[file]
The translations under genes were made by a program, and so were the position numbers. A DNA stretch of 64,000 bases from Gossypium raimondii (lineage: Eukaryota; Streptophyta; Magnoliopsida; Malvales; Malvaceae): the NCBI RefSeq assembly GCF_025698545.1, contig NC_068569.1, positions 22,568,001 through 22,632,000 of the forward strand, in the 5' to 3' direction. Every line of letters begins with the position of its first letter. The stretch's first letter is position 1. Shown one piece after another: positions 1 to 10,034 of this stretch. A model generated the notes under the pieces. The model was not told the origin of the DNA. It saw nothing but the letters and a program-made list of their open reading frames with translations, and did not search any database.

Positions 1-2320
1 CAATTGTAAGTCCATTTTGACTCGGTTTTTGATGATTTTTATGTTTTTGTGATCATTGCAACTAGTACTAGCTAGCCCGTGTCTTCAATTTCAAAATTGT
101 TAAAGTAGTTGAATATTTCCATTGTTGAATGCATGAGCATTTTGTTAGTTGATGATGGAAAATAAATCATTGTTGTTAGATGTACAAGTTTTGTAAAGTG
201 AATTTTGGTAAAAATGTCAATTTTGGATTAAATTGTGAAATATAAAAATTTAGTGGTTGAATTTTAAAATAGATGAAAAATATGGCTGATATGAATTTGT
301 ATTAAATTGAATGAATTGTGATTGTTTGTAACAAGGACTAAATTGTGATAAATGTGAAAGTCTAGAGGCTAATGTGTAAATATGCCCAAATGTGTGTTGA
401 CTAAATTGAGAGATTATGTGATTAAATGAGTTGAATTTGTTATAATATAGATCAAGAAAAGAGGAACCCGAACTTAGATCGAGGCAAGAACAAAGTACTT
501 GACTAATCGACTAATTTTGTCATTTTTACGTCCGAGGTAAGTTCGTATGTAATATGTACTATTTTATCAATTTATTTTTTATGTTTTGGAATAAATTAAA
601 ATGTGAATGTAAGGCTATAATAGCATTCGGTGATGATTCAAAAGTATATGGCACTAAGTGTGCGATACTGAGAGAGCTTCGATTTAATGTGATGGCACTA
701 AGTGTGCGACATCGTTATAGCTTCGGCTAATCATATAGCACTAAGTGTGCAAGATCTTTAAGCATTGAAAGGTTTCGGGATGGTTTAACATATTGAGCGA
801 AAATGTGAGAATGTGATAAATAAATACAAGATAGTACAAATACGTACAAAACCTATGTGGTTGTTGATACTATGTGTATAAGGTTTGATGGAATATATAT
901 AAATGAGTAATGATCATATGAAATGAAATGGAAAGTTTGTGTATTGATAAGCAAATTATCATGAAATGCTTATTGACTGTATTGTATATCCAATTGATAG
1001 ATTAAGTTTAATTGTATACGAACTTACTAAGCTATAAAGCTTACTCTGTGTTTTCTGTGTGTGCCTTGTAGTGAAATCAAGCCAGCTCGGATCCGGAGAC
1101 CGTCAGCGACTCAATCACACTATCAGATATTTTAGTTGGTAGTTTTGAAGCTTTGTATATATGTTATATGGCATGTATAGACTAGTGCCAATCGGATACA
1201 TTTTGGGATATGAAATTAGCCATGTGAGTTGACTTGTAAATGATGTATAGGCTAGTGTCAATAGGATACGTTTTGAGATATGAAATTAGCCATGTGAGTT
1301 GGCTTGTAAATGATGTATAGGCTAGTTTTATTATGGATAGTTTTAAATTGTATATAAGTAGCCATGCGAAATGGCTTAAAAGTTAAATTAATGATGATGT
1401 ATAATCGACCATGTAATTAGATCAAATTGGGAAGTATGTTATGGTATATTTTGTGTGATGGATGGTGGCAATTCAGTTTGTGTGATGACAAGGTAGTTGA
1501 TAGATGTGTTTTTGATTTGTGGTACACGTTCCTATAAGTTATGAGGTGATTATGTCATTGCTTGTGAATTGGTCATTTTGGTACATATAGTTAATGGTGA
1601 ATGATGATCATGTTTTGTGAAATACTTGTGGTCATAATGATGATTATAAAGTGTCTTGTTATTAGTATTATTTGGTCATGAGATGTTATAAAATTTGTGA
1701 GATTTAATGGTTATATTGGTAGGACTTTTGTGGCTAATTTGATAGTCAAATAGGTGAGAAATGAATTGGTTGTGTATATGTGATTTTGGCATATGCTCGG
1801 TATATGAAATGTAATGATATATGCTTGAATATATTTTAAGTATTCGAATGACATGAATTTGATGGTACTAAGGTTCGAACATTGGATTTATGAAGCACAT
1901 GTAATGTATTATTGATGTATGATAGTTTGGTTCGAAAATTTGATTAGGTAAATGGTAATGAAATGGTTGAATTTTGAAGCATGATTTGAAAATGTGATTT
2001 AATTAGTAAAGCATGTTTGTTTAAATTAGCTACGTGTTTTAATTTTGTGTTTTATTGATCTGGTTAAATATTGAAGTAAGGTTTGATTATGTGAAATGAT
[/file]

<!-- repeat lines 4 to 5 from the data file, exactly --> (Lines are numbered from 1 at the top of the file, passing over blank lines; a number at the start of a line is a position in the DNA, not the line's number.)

101 TAAAGTAGTTGAATATTTCCATTGTTGAATGCATGAGCATTTTGTTAGTTGATGATGGAAAATAAATCATTGTTGTTAGATGTACAAGTTTTGTAAAGTG
201 AATTTTGGTAAAAATGTCAATTTTGGATTAAATTGTGAAATATAAAAATTTAGTGGTTGAATTTTAAAATAGATGAAAAATATGGCTGATATGAATTTGT